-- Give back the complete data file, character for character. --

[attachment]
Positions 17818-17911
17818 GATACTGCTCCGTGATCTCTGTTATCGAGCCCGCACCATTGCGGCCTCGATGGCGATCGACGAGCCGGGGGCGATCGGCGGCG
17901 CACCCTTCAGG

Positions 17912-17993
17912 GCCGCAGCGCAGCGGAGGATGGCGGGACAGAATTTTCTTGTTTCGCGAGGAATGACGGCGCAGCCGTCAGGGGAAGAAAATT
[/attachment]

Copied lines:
Positions 17818-17911
17818 GATACTGCTCCGTGATCTCTGTTATCGAGCCCGCACCATTGCGGCCTCGATGGCGATCGACGAGCCGGGGGCGATCGGCGGCG
17901 CACCCTTCAGG

Positions 17912-17993
17912 GCCGCAGCGCAGCGGAGGATGGCGGGACAGAATTTTCTTGTTTCGCGAGGAATGACGGCGCAGCCGTCAGGGGAAGAAAATT